Suppose we know that compound X is a selective agonist of receptor Y, meaning that it binds only this receptor Y and no other. But how do we know this that it doesn't bind some another receptor? I suppose that screening for the binding strength of a given ligand to all known receptors would be very tedious and not feasible.


1 Answer 1


Unfortunately, it's really hard in the general sense. Even for FDA-approved drugs with well-characterized mechanisms of action, the binding profiles are incomplete.

For GPCRs, it's you can run your compound(s) against a full panel of many GPCRs. For example, the PDSP (Roth Lab) can test for binding against multiple GPRCs using radioligand binding assays. See: https://pubmed.ncbi.nlm.nih.gov/23235874/, Figure 2 in particular. Most receptor binding assays are competitive, meaning they detect the displacement of known ligands. This is inherently limited because your compound could bind to a different site -- even a novel site.

You'll notice that in Figure 2, the GABA A receptor was conspicuously missing. One of the reasons is that binding is subunit-specific, which is another complication -- many receptors are oligomers, and it's often hard to prepare them for the assays.

For many well-known enzymes, there are specific activity assays available. These measure the level of a reaction product (often by fluoresence). This of course doesn't rule out binding without activity, and these assays are not available for all enzymes.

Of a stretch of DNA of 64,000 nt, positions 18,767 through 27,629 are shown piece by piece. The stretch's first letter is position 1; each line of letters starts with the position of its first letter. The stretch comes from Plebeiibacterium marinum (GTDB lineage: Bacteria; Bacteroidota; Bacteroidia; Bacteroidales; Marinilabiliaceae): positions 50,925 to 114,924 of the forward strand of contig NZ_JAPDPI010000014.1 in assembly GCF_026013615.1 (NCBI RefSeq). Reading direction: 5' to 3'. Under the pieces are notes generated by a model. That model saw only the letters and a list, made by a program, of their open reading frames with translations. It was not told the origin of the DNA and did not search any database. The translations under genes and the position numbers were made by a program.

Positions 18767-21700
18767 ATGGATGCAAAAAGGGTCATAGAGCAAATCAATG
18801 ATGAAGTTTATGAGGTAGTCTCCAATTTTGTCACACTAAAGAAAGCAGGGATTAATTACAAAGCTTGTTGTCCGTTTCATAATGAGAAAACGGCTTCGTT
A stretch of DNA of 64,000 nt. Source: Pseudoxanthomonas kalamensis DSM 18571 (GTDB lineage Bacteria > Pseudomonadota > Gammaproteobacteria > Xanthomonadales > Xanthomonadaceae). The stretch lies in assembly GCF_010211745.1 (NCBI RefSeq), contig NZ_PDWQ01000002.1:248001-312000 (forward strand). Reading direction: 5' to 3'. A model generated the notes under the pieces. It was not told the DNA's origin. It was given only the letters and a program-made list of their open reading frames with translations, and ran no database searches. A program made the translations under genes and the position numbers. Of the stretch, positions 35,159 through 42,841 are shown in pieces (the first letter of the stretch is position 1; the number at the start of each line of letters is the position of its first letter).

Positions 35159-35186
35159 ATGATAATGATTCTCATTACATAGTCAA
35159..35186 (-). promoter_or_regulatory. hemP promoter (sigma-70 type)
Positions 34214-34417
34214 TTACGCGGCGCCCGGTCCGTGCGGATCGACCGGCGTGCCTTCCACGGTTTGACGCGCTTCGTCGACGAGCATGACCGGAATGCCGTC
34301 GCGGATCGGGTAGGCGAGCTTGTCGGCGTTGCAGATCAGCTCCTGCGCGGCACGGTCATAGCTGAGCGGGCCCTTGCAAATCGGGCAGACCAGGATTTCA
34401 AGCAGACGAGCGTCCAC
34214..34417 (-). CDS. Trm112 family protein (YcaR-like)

Another class of assays measure changes in potential across a membrane. For example, the FLIPR assay for GABA A receptors (https://pubmed.ncbi.nlm.nih.gov/31127604/). These tend to be very time-intensive and expensive, they're limited in the number of receptors, and of course they can't detect binding without activity.

As a last resort, you can use pull-down assays. One of the popular methods is immunoprecipitation (IP). You make an antibody that's selective for your compound and use to cross-link to any protein your compound might be binding to. Then these proteins get pulled out with your compound. These are generally very time-intensive and expensive, and they can need a lot of tweaking. And, of course, they won't detect all proteins your compound might bind to.

It's currently impossible to show that a compound is completely selective. To show that it's "likely" to be very selective, you can expect to invest a year or more for one compound.

But! To take a first stab, you can check out commercial assays offered by Eurofin (ex https://www.eurofinsdiscoveryservices.com/cms/cms-content/services/in-vitro-assays/gpcrs/binding/). They have a GPCR panel and a number of activity assays. Unfortunately their services are quite expensive.

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    $\begingroup$ Probably also worth noting that selectivity is always relative. Even research compounds that are used specifically for their high selectivity have some off-target binding, one just hopes that it is negligible at the concentrations used. $\endgroup$
    – Bryan Krause
    Jul 21, 2020 at 23:29

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